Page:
I was the same way in baseball. If I wasn’t hitting at the top of the order I felt like I was being punished. I’m not excusing my attitude, and I know that hitting 8th and hitting leadoff have a lot in common: it’s the same pitcher, the same bat, the same ball, the same umpire, the same hard slider. But my lifetime average in the 6-9 slots was probably a good hundred points lower than it was when I was hitting 1-5. There was no reason but my own head.

The question I’m easing up on is this: can a kinder, gentler Tiger Woods be successful the way that the appalling King of the World Tiger was? Let’s face it, that look in Tiger 1.0’s eye coming down the back nine on Sunday with a three-shot lead was the same look he probably had as he stared out past the velvet rope. On the course it was “hand me the 8-iron and watch me step on this bitch’s neck.” Off the course he was like Al Czervik in a whorehouse: “bring me the blonde, the redhead and three of the brunettes. I’ll have one of those, three of those, a box of these…. Hey, everybody, we’re gonna get laid!” Tiger 1.0 was a predator, on the course and off. And that was central to his identity. It was more than what he did. It was who he was.

When the details of his sexcapades began trickling out – day by interminable day – it set up a fairly predictable chain of events, including the non-apology apology press conference, rehab (because cocktail waitresses are an addiction – I’m pretty sure it says so in DSM-V somewhere) and eventually a divorce that’s reportedly going to cost him several hundred million dollars. The key in here was the rehab part, because it was critical that Tiger change. The werehound-on-a-Viagra-and-angel-dust-cocktail act had to change if he hoped to salvage his brand and his marriage (in that order).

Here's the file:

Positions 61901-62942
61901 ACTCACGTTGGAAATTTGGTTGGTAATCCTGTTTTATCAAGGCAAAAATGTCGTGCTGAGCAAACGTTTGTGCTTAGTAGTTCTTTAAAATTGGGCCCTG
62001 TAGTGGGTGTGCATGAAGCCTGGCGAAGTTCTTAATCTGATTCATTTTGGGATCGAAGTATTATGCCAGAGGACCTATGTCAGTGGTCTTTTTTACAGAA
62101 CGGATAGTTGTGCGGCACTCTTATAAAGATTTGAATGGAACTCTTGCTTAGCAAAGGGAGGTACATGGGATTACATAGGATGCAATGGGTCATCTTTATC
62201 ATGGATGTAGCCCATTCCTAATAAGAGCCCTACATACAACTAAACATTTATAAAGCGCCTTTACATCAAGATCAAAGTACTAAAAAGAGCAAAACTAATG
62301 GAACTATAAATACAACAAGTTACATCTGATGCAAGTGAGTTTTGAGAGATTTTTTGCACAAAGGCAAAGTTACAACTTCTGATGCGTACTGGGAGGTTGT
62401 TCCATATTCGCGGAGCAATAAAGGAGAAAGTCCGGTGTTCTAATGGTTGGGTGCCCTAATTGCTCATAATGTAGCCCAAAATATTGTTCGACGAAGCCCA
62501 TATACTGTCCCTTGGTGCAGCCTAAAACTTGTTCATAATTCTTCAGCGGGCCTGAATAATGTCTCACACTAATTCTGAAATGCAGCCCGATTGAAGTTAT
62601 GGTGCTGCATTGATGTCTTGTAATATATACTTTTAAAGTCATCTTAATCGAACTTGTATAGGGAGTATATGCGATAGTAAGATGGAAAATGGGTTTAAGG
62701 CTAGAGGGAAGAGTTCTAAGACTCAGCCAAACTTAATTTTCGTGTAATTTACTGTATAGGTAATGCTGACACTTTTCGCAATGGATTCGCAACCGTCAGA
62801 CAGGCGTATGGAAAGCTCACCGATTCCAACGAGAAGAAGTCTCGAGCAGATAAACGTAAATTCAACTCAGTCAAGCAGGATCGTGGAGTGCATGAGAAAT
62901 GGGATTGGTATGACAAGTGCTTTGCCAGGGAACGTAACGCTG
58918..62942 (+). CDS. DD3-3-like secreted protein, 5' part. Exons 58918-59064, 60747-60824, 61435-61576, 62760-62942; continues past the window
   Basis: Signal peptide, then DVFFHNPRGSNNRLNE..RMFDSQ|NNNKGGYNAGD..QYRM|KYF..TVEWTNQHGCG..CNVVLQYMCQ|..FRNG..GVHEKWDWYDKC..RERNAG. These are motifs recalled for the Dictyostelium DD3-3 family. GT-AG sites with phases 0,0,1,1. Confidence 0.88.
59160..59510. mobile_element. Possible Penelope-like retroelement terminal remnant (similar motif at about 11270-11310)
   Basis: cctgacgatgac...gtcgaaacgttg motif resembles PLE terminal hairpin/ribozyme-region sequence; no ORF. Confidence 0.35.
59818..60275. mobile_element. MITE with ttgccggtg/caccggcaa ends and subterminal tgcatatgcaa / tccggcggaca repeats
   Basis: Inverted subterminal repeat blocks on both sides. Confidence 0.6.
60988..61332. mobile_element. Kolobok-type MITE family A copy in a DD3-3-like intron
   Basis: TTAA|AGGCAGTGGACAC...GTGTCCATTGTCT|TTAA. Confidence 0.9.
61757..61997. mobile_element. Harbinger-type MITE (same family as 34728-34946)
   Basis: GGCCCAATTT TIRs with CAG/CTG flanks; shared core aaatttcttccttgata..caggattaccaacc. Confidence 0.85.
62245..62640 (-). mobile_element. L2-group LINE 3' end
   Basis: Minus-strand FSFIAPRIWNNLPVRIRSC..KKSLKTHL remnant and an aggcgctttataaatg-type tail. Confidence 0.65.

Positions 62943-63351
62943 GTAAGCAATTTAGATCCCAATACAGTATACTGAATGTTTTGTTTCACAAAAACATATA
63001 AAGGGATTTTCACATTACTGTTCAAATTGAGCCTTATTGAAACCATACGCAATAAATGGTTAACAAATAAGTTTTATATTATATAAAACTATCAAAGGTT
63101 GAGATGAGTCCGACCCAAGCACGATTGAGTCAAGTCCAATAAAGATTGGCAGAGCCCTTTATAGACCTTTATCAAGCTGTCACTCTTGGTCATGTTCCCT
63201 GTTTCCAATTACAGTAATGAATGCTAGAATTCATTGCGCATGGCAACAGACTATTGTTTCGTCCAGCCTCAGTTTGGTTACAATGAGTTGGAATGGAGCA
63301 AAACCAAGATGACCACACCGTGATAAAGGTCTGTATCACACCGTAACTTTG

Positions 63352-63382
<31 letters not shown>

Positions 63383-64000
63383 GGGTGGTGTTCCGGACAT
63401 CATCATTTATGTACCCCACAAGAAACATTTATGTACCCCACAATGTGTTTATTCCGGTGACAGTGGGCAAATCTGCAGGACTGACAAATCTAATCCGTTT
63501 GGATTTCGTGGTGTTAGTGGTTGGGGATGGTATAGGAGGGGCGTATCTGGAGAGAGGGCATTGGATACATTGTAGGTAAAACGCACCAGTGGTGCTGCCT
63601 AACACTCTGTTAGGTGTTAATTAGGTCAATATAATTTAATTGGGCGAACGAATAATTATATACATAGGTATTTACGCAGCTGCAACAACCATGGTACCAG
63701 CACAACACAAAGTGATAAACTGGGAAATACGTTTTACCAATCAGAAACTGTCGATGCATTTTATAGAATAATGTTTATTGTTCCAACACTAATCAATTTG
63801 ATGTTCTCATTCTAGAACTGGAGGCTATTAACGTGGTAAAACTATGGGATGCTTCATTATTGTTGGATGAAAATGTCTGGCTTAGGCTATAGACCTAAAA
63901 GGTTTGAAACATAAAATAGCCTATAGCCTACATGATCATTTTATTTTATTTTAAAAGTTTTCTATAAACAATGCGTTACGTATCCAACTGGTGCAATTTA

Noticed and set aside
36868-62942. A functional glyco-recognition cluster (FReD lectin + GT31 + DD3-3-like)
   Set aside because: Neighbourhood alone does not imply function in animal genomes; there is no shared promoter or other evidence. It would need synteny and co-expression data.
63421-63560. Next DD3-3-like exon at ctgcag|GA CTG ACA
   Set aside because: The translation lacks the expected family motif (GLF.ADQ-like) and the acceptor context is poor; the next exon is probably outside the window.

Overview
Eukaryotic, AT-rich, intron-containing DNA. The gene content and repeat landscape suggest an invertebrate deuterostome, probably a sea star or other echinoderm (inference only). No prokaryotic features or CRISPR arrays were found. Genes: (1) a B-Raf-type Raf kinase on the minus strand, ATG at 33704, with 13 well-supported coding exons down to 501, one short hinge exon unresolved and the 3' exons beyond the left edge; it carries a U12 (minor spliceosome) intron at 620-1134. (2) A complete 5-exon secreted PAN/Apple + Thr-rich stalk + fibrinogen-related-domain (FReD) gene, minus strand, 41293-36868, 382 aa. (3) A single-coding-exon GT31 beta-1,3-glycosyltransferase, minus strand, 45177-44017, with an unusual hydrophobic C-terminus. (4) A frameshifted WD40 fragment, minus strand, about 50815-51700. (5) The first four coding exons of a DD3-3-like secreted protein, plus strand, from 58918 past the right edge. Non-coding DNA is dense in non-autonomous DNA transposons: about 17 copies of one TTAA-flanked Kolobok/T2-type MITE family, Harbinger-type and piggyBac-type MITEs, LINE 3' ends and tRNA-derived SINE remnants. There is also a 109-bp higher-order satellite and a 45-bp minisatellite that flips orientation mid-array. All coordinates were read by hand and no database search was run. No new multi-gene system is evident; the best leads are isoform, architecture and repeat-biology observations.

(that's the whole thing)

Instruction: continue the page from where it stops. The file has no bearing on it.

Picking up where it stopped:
So he did rehab. He’s been making an effort to be nicer to people, to acknowledge the existence of reporters and to limit the number of F-bombs dropped per round. All of which goes in service of the goal of making Tiger a better human being.

But to what extent has the process of building the nicer, cuddlier Tiger 2.0 neutered the essential edge he needed to dominate the game of golf? If you’ll pardon me putting it this way, to what extent does his on-course success hinge on the F-bombs, treating people like lepers and fucking everything his eye surveys? Can you significantly alter the man’s fundamental essence without compromising the psychology that made him one of the two greatest golfers in history?

At present, the answer is “we don’t know.” But it’s not a question that can be dismissed. Maybe he just needs time to adjust to being the 2.0. Maybe it’s not about his psychology at all – maybe this is just a routine slump.

However, it’s also possible that when all is said and done, the only road back to the top runs directly through a gauntlet of porn stars, professionals and cocktail waitresses with low self-esteem and questionable moral character. That’s not a pretty picture to contemplate, I know, but humans are complex animals.

So are Tigers.

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    I have not seen Tiger play in person but always great to watch him on TV.